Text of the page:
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Peanut Tree | Australian Native Tree Guide

The Peanut tree is a bit deceiving with its name – if you’re imagining a fresh batch of peanuts, you’re mistaken. The ‘nuts’ of this tree are actually black seeds that taste nutty, and can be eaten in a similar way that you would peanuts.

So now that we’ve cleared up the mystery around the name of the native peanut, let’s take a closer look.

In our how to grow and care guide, we’ll look at the characteristics of a Peanut tree, the right care conditions to help your tree thrive, the pests that might want to feast on your tree, what it’s like as bush tucker, and some frequently asked questions.







S. quadrifida

Common Names:

Peanut tree, Dundil, Red-fruited Kurrajong


Outdoor or in pots




5-10 metres tall and 4 metres wide

Sun requirements: 

Full sun

Foliage Colour: 

Dark green

Flower Colour: 

Cream white




Bright orange/red with black seeds

Maintenance level:


Poisonous for pets: 


Introducing the Native Peanut Tree

Sterculia quadrifida commonly known as Peanut tree

Peanut tree is found in Northern and Western Australia. It grows rather quickly which is great news for gardeners. The tree bark is light grey and the leaves are in a heart shape and dark green.

They tend to spread out so as the tree grows, it can produce some nice shade. If you’re living in a colder area, the tree leaves might drop off during winter. Sterculia quadrifida is not a fan of frost.

The peanut tree can grow between 5 to 10 metres tall and 4 metres in width. Once the tree is established it’s able to handle quite strong winds so it can provide a bit of a wind break.

The peanut tree is actually a rainforest plant and is related to the hibiscus and cacao. You can’t eat the pretty leaves in the same way you can the seed. In the summertime, the native peanut produces perfumed creamy white flowers.

After the flowers come the green seed pods which then turn an orange red colour and start splitting open when they are ripe. It’s a good idea to pick them before they are completely opened up.

How to Grow Peanut Trees in Australia

How to Grow Peanut Trees in Australia

Source: territorynativeplants.com.au

Peanut Tree Propagation from Seed

Propagating your very own native peanut is super simple, using the seeds harvested from an existing tree. You’ll need a well-draining seed raising mixture, and you’re going to plant your seeds about 1cm deep into the potting mix.

Find a spot that gets full sun to let your seeds rest and keep the mixture moist. They germinate very quickly, usually within a number of days.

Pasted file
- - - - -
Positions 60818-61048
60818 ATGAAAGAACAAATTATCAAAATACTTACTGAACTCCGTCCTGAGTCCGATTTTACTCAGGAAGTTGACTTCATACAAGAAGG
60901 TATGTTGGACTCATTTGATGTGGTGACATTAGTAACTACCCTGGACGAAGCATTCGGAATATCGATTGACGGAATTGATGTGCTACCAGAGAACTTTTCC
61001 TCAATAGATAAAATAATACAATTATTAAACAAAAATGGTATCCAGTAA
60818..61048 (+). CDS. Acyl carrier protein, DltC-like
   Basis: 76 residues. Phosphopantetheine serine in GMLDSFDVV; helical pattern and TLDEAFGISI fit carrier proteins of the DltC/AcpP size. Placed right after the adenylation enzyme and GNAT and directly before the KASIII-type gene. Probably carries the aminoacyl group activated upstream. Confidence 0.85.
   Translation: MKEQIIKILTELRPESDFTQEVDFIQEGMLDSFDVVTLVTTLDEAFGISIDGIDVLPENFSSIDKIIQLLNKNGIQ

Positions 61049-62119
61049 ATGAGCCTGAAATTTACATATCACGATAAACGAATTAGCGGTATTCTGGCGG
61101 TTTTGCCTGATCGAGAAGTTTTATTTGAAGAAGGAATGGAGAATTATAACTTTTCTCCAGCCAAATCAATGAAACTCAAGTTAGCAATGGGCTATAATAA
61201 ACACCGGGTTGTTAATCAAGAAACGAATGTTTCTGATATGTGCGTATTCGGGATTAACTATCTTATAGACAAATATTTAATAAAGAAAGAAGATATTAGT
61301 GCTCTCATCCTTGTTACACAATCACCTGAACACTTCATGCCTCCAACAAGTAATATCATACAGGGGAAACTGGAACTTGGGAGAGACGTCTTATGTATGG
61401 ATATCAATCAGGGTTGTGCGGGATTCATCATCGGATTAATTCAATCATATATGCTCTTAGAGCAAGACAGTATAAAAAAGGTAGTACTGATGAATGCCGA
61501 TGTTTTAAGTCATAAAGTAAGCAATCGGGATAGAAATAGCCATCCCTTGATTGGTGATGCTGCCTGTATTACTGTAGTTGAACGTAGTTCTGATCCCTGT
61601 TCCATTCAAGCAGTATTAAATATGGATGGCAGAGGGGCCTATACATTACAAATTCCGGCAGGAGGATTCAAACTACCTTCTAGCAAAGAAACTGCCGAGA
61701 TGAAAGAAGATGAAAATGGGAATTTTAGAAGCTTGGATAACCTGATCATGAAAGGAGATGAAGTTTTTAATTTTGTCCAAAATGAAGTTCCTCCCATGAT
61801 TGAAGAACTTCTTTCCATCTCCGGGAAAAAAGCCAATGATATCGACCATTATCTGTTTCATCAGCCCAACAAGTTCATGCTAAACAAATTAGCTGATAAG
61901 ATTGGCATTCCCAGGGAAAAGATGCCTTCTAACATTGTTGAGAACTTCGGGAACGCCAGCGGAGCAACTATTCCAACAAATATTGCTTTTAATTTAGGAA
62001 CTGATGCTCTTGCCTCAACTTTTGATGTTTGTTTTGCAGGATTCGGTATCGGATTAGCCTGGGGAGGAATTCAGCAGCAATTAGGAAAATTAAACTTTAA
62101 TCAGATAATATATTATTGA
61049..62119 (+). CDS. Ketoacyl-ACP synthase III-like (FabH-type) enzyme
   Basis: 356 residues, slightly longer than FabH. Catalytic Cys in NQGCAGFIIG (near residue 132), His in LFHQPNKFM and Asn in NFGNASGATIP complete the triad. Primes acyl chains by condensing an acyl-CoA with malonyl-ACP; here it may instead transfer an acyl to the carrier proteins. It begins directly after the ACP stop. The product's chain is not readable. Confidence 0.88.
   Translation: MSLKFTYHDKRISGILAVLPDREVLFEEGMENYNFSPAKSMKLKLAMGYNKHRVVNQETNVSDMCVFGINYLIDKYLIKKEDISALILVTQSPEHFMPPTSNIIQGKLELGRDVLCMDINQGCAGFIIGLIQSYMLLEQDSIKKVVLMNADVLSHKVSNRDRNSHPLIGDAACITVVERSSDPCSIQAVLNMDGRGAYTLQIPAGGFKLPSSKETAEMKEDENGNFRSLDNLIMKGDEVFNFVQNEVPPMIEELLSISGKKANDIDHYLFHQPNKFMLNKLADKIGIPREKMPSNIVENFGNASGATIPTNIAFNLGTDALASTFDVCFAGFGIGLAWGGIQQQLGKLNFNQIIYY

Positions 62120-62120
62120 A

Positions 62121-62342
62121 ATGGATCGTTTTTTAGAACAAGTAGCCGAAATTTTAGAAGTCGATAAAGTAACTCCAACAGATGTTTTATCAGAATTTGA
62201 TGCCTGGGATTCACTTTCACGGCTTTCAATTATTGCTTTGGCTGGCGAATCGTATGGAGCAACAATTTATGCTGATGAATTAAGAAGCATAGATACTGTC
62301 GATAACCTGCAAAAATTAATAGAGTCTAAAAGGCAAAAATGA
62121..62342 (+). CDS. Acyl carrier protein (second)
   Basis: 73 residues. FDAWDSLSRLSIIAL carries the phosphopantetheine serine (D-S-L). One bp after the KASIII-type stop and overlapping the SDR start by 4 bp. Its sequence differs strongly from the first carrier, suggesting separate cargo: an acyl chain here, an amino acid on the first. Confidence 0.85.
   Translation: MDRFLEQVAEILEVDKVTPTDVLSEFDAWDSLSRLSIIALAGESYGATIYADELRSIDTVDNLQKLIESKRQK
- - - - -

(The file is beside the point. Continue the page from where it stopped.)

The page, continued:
It's then up to you to decide whether you’ll be planting the seedlings in the garden, or if you plan on homing your tree in a pot. Sterculia quadrifida is equally happy with both.

Caring for Native Peanut Tree

Sunlight Preference

Who doesn't enjoy a nice big dose of Vitamin D. Sterculia quadrifida will need full sun to ensure the tree can live its best life.

Best Soil to Use

When choosing or checking your soil, you need to ensure good drainage and a neutral pH of about 6.6 to 7.3. The peanut tree can also handle poor sandy soil but well-draining is a non-negotiable. 

Caring for Native Peanut Tree

Watering Red Fruited Kurrajong

The native peanut needs enough watering, so keep an eye on the soil and don’t let it dry out. 

What Fertiliser to Use

Mulch is a must for Sterculia quadrifida and you can apply an organic fertiliser twice a year.

Pruning Peanut Tree

If you do enough pruning, it is possible to keep your peanut tree smaller in a pot. If you are growing it in the garden and space isn’t limited, the tree eventually offers nice shade and of course along with that come the birds and insects to visit.

Visions of a garden picnic and having the family over might come to mind.

Australian native plants are easy to grow. We have some of the most amazing varieties the world over and are quite spoiled for choice. Have a look at our Growing Australian native plants ultimate guide for plenty of inspiration

Peanut Tree Bush Tucker Guide

The peanut tree has very eye-catching seed pods that are an orange and red colour. When the fruit is ripe, they pop open and you will see black seeds inside. These nuts as they are also called can be eaten raw or otherwise roasted.

Peanut Tree Bush Tucker Guide

It’s best to remove the seed skin first. In the same way that peanuts can be eaten on their own as a snack, or added to other dishes, you can do the same with the seeds of the native peanut.